The Seychelles is an economically rapidly developing small island state in the African region, where a high prevalence of overweight/obesity has been documented in adults and children [18–22]. Under-nutrition is no longer considered a major public health problem in the Seychelles, in contrast to several other countries in the region.
This study used the pooled data set of the annual school-based surveillance program conducted in the Seychelles between 1998 and 2004. All children attend obligatory school up to the 10th grade in the Seychelles. The majority of the population is of African descent with minorities of European, Indian, and Chinese origins. The sampling frame, measurement methods and results for overweight/obesity have been published previously [19, 23].
Briefly, data were collected every year by approximately 20 school nurses in all children in four selected grades of obligatory school: kindergarten, 4th, 7th and 10th grades, in children aged [mean (± SD)] 5.4 (±0.4), 9.1 (±0.4), 12.5 (±0.4), and 15.6 (±0.5) years, respectively (~6000 children were screened every year). Eligible children consist of the entire population of the country. A written consent was sought from the parents before screening as part of the routine procedure. Virtually no parents or children declined participation. Because nurses performing the screening in schools also have regular duties in health centres, screening in schools may not always be as completed as expected. This underlies that a main reason for non participation of children to the screening program is likely due to random factors and not to students' personal characteristics.
Weight was measured to the nearest 0.1 kg with subjects dressed in light garments and without shoes using precision electronic scales (Seca 879, Seca, Hamburg, Germany). Height was measured to the nearest 0.1 cm against a wall using fixed stadiometers (Seca 870, Seca, Hamburg, Germany). The equipment was regularly checked for accuracy and school nurses were trained every year on the measurement procedures. BMI was calculated as the ratio of weight to height squared (kg/m2). Thinness was determined using the age and sex specific IS and the WHO cut-offs, as provided in tables in the original papers referring to these standards [7, 8]. The IS cut-offs define three grades of thinness based on centiles passing at age 18 years through BMI 18.5, 17.0 and 16.0 kg/m2, respectively . The WHO cut-offs are provided for -1, -2 and -3 standard deviations (SD) for BMI-for-age, of which <-2 SD defines "thinness" and <-3 SD "severe thinness" .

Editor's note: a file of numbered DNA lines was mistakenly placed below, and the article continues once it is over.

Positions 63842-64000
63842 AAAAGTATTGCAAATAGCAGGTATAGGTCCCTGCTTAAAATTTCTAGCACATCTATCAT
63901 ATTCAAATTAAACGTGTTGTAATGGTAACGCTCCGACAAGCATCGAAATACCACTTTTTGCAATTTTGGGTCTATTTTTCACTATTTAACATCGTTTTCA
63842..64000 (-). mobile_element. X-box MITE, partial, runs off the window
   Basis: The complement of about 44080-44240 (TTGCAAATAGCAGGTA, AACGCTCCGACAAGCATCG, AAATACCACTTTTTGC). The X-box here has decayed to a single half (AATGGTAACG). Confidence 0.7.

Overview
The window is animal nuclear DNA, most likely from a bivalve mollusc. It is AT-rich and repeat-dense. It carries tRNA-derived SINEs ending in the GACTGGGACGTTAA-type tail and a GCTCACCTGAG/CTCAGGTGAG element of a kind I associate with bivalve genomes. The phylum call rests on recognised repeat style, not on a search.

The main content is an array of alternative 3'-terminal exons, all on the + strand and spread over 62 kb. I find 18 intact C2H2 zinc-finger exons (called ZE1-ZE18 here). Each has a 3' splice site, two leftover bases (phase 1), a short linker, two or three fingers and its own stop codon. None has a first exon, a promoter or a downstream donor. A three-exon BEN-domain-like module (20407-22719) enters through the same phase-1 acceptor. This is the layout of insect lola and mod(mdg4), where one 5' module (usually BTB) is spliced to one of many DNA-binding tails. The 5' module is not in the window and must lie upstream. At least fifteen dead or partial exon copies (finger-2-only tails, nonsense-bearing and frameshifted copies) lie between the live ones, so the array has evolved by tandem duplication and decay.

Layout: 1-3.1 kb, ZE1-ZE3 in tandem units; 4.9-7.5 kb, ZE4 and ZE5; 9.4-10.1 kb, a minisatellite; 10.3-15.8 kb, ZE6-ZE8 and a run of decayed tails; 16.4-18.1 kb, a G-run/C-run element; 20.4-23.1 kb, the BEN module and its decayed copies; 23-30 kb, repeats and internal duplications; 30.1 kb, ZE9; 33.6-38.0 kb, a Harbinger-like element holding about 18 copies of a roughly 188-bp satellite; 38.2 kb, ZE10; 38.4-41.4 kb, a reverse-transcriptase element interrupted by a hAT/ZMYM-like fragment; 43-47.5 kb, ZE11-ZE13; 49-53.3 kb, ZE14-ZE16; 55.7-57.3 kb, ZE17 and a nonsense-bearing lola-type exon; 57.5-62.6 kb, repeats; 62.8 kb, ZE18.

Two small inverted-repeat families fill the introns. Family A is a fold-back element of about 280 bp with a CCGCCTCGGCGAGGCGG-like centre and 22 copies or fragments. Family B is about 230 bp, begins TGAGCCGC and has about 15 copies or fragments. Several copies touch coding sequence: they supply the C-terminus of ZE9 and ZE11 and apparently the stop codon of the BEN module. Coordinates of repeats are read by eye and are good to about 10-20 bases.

We generated, separately for boys and girls, third degree polynomial functions of BMI cut-offs according to age for each thinness category based on the BMI cut-off values tabulated at age intervals of 0.5 year for the IS  and age intervals of 1 month for WHO (http://www.who.int/growthref). Thinness (yes or no) for the different IS and WHO grades was defined for each child (i.e. at individual level) by comparing the actual age and sex specific BMI to the BMI predicted by the polynomial age and sex specific function. Analyses were performed with Stata 10 (Stata Corp LP, College Station, USA). Results are expressed as mean ± SD for continuous variables and as percentage and (95% confidence interval) for prevalence. Because results refer to the entire population of children and adolescents of the country, confidence intervals may not be informative in this situation.